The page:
Date: Tuesday, March 16th, 2010 10:55 am (UTC)
From: (Anonymous)
I was wondering about this when I read the note above. I'd be slightly surprised if the Liberals couldn't pass an amendment banning faith schools on public money: but I'm slightly surprised that the Liberals even proposed one which banned private schools from doing their own thing.

~JQP

Date: Tuesday, March 16th, 2010 02:18 pm (UTC)
sashajwolf: photo of Blake with text: "reality is a dangerous concept" (Default)
From: [personal profile] sashajwolf
Yes - I'd have voted for the amendment with that change/clarification, too, and as you know, I'm one of your deeply-religious Lib Dems. I also think it's worth noting that the policy we did pass would go a long way towards ending faith-based selection in state-funded schools, and had the backing of the Liberal Democrat Christian Forum as well as the Humanist & Secularist Liberal Democrats. I love being in a party where those two groups can work together effectively.

Date: Tuesday, March 16th, 2010 07:40 am (UTC)
freddiefraggles: (me - b&w)
From: [personal profile] freddiefraggles
I have just found out that I'm in the Corby constituency, after a long protracted search of the internet. upmystreet.com doesn't exactly make it easy to tell me what constituency I'm in, does it?

Wikipedia suggests it's a marginal seat, but basically, this lot used to vote Tory and then went to Labour in '97. Lib Dem doesn't really get a look in, but I will vote. If you don't vote, you have no right to say "This government are rubbish!" because you didn't do anything to make a change.

Date: Tuesday, March 16th, 2010 03:31 pm (UTC)
matgb: Artwork of 19th century upper class anarchist, text: MatGB (Default)
From: [personal profile] matgb
Oh blimey. Louise Bagshaw's target seat. She gets on telly a lot because she's famous (apparently).

Odds are she's almost certainly won that seat, but there's a small chance the Labour vote will collapse so much that the LDs come second. Very unlikely, but...

Date: Tuesday, March 16th, 2010 08:46 pm (UTC)
From: [identity profile] tommybblog.blogspot.com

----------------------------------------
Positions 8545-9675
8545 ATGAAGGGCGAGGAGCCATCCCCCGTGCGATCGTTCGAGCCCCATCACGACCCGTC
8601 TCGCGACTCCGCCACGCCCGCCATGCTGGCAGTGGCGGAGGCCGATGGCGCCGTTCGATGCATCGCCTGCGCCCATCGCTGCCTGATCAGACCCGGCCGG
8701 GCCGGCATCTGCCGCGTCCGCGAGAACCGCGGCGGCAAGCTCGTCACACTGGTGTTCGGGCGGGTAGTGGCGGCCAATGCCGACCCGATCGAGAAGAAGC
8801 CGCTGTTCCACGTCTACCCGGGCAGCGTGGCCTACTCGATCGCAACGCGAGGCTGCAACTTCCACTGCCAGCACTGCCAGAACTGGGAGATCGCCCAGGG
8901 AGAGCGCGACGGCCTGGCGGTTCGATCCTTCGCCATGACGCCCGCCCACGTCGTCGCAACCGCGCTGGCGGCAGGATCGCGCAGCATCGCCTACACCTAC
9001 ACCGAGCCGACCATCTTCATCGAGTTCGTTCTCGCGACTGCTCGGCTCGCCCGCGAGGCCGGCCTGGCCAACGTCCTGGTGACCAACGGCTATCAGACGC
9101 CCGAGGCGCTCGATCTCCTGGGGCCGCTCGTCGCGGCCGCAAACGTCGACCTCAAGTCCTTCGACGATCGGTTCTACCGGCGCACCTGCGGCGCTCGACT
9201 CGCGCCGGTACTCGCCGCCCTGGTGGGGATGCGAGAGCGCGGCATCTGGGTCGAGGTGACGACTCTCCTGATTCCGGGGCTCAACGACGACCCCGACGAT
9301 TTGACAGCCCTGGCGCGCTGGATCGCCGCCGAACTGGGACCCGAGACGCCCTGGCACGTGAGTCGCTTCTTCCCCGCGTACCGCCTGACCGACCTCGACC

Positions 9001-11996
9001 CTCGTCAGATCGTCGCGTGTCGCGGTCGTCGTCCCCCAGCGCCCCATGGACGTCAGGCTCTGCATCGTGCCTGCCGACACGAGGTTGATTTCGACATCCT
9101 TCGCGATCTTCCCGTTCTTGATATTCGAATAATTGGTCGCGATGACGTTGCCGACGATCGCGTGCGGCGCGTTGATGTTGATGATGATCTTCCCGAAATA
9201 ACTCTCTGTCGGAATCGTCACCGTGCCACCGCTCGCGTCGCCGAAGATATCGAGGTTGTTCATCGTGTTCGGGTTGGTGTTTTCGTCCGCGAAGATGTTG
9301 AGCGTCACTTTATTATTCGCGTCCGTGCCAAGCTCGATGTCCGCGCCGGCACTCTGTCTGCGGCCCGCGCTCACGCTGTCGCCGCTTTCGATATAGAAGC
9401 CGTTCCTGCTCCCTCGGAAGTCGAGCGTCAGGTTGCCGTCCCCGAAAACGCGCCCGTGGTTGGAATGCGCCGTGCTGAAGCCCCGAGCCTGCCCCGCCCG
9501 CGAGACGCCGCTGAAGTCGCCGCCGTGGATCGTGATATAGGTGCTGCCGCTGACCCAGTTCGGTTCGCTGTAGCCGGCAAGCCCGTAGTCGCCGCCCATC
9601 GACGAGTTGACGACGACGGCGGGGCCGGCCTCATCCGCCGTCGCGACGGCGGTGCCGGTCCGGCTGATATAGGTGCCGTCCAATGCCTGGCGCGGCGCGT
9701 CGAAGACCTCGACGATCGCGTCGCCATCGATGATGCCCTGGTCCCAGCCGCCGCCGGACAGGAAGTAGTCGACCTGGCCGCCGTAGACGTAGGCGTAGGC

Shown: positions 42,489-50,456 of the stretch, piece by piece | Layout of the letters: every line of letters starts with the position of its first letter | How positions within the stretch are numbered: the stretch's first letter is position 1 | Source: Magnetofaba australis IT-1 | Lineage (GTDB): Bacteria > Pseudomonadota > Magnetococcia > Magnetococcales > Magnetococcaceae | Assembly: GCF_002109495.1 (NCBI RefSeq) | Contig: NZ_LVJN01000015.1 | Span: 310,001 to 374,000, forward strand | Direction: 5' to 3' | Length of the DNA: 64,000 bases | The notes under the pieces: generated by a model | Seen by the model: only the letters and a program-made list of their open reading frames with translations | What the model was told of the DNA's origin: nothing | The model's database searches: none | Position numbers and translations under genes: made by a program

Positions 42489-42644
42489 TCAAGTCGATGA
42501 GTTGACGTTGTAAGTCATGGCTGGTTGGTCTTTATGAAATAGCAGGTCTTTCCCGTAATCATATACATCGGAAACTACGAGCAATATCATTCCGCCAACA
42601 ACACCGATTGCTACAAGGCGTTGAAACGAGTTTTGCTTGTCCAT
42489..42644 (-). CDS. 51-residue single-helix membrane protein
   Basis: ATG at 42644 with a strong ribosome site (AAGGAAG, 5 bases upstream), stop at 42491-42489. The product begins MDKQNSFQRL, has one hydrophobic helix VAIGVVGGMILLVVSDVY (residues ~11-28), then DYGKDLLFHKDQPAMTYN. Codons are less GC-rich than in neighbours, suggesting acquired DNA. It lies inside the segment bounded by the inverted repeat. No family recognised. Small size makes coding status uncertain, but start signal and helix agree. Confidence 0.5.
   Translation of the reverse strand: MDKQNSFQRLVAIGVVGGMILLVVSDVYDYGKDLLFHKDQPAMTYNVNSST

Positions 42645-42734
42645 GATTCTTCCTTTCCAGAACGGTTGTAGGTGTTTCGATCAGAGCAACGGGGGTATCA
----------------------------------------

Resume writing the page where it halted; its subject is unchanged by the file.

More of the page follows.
You're not a million miles away from me... In fact, you're probably about 9 miles away.

Date: Tuesday, March 16th, 2010 05:28 pm (UTC)
etoile: (Default)
From: [personal profile] etoile
I wish I could bring myself to be interested in politics these days but nothing grabs me. I fear I have slipped into the stupid mindset of "I'm going to get screwed over regardless" and so the apathy has set in big time. I fail. :(

Oh and I live in a constituency that's been Labour since 1945 and now I'm not even sure my token grandfather spiting non-Tory vote will help anything. Blarrrrrrrgh.

Date: Friday, March 19th, 2010 10:35 am (UTC)
denny: Photo of me wearing my beloved silly hat.  It's wuzzy! (Default)
From: [personal profile] denny
You're not in one of the Hackney constituencies are you? I'm running in Hackney South against WWII incumbents... it's a bit depressing how some of the seats are so static.

Date: Friday, March 19th, 2010 09:53 pm (UTC)
etoile: (Default)
From: [personal profile] etoile
Wee bit further north than that, I'm in Queensbury which apparently comes under Bradford South :)

Date: Tuesday, March 23rd, 2010 01:23 am (UTC)
burkesworks: (Default)
From: [personal profile] burkesworks
Well, in which case you must vote Lib Dem if only for the fact that my friend Alun the Prog Rock Fan is the candidate. He probably won't beat Gerry but there's no harm in helping him try!